That said being here does make me miss Moldova and the people I worked with. Going back to the beginning, to not knowing anyone and relatively little about life in a new place, has really driven home how incredibly fortunate I was in Bravicea, to have amazing relationships with my partners Elena, Ala, Alexei and Angela, and all the amazing kids at Stefan Cel Mare Liceu. It makes me wonder at times to what degree I simply got lucky, and whether I will be able to develop anything like what I had in Moldova here.

In any case, I will get the chance to start working on that all in a few weeks—and I can hardly wait.

Sunday, March 28, 2010

At least as far as blogging goes, things kind of tapered off during my second year in Moldova, so I figured an update on what's happened since might be in order.

Things in Moldova finished beautifully. The second year of teaching, with a chance to improve on the curricula we designed during the first y
ear, develop new lesson plans and continue building relationships with the students we'd taught during my first year (while also having lessons for the first time with three new classes!), was amazing. We laughed a lot, we learned a lot, and I think we all grew from the time spent together thinking about health and the way we live our lives.

Our after-school club, which went from initially lacking direction to being a pleasant surprise during my first year in the village, picked up where it left off once classes resumed in the fall of '09, and did some terrific things. It organized a used-toys drive at school for the local pre-school, organized a school-wide soap-for-handwashing campaign, conducted a fundraiser for our sports complex project, organized a day of activities for children at an orphanage in the neighboring district, helped promote school Health Week, helped organize the My Village photography competition and painted a 9-foot by 18-foot map of the world in one of the school classrooms.

We also spent a lot of after-school time in the winter and early spring preparing for Odyssey of the Mind, an international English-language creativity contest in which teams present their solution to long-term problems and also complete a spontaneous challenge. Two teams from Bravicea, one of 10th graders and one of 7th and 8th graders, competed at the national championship, and the younger team finished second in its division to qualify for the European Festival in Slovakia.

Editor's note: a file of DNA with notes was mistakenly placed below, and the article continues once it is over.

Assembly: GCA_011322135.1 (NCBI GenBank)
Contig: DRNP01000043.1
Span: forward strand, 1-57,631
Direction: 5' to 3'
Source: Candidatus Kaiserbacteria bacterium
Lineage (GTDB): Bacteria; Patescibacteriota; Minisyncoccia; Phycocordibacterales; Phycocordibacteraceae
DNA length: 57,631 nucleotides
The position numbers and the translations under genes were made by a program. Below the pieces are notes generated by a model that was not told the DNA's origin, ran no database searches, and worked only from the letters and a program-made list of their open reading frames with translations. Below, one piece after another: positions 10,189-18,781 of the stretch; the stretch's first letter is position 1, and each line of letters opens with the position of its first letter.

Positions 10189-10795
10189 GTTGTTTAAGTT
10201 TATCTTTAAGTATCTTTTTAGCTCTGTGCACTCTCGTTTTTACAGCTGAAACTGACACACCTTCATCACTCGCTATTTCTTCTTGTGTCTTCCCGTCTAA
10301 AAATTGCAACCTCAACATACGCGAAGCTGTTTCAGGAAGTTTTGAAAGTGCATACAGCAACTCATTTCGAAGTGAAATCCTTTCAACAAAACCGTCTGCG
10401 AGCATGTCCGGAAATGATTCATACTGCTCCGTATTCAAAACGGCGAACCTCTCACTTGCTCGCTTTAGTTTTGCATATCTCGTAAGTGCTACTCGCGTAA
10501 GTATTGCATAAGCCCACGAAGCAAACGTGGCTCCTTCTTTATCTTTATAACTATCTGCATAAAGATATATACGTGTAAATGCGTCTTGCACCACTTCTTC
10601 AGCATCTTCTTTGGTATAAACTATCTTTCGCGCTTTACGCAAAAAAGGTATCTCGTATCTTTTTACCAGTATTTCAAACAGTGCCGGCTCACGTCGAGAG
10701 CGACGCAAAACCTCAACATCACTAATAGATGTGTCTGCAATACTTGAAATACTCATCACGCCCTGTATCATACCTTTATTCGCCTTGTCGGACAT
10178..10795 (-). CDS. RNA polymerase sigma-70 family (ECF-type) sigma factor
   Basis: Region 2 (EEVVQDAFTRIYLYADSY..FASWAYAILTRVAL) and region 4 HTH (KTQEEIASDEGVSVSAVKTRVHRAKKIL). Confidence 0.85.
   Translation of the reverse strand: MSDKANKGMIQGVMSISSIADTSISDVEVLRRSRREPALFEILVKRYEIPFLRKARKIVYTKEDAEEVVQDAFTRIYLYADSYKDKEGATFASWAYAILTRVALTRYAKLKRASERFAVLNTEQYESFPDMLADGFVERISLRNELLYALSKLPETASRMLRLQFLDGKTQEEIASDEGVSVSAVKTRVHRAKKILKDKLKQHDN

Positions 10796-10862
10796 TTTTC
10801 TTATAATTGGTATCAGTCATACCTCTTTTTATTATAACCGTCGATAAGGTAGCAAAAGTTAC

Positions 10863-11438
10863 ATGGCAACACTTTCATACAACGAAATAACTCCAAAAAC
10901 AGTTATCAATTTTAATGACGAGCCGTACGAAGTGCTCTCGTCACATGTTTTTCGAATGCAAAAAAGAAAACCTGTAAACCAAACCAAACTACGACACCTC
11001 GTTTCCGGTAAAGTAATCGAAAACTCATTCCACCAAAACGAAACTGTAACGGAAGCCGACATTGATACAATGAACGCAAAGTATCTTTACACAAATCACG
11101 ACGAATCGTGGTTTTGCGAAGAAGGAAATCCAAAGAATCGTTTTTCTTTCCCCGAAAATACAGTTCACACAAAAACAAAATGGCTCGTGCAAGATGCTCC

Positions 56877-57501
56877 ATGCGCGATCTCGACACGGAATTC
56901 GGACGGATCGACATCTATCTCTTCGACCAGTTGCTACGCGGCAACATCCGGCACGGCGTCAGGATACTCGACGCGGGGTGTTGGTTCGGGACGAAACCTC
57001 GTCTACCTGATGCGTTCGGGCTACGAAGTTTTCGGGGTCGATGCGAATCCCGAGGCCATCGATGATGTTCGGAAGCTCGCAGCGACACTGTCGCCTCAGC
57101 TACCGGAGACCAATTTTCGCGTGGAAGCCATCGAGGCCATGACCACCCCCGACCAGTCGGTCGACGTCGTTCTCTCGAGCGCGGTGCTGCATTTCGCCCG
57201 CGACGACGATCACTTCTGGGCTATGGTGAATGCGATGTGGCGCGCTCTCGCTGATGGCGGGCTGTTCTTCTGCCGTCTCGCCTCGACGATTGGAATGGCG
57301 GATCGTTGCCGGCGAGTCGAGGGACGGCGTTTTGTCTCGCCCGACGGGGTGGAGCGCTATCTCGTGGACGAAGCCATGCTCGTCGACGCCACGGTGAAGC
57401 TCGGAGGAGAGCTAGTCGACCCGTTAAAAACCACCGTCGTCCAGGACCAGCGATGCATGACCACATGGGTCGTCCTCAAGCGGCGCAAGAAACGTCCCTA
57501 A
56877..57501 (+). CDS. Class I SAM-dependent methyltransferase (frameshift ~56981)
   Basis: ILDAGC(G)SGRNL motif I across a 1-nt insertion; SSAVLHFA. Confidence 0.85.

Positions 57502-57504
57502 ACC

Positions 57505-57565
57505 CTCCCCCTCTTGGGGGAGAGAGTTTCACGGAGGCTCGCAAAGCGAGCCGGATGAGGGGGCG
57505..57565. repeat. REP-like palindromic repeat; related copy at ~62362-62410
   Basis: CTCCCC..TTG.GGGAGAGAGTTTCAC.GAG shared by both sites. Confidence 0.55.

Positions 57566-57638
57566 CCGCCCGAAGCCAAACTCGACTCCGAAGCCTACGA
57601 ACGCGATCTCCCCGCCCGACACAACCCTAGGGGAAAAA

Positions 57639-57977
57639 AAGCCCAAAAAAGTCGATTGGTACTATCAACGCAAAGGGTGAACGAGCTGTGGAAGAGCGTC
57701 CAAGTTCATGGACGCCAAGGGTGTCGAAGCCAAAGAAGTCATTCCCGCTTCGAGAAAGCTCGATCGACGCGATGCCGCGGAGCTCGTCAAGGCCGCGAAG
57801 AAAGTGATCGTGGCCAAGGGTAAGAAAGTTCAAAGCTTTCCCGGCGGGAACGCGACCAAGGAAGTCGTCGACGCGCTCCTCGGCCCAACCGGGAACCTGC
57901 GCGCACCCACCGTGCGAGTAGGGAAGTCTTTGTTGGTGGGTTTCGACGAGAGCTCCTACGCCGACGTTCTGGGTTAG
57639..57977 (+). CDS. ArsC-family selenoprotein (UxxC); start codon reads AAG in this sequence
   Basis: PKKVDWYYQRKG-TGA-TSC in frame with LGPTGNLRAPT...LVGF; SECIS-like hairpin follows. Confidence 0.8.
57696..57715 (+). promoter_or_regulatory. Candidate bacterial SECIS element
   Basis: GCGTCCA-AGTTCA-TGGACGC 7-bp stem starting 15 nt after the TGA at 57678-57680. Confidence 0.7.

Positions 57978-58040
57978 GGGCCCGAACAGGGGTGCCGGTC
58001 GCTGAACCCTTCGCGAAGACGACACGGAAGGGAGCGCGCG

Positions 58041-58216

After a frustrating two months of trying to obtain the proper documents (passports, declarations, procurements, etc.) for the team members to travel abroad, we headed off by bus to Patinta, Slovakia in late April. It was an amazing nine-day journey, which for most of our seven participants, was their first trip outside of Moldova.

I never felt more proud than watching my team as it prepared for festival-ending mixed challenge presentation, when three teams from differen
t countries come together to solve a "long-term problem." Our team was paired with a younger team from Russia and a team from Berlin composed of the elementary school-aged children of embassy workers and other U.S. expats in Germany. It was amazing to watch our team leaders Elena and Hristina organizing a presentation in which some 20 kids participated, working simultaneously in Romanian, Russian and English. The only moment that might have been better? Watching the teams climb up on stage after their combined team presented almost perfectly to win first place in its division!

Despite moving up from the middle school to the high school division this year, the younger team qualified again, and is headed to this year's European Festival in Misnk as one of two (!) teams from my village that qualified, as the team of now 11th graders, building off last years experience, placed well enough to advance at the Moldova national championships in February.

Bafta multa tuturor in Belarusia!

The Haiducii Teambuilding and Leadership program also had a busy spring and summer. After working with some 800 children and young adults during my first year, in '08-'09 we ran more than a dozen teambuildings, ranging from university groups, to summer camps to the Peace Corps staff, and reached more than 1000 individuals.

While there were a lot of wonderful moments to celebrate last year, the big one came on Aug. 2 when we officially opened the Liceul Teoretic Stefan Cel Mare Sports Complex, the culmination of an 11-month project that solved a long standing need in our village. Here is a link to some more about the project, but in the interest of brevity I will say only that it was a long haul, from developing a budget and work plan, raising the money, and buying supplies, to the daily grind of moving earth, digging post holes and installing equipment over the last four months of my service.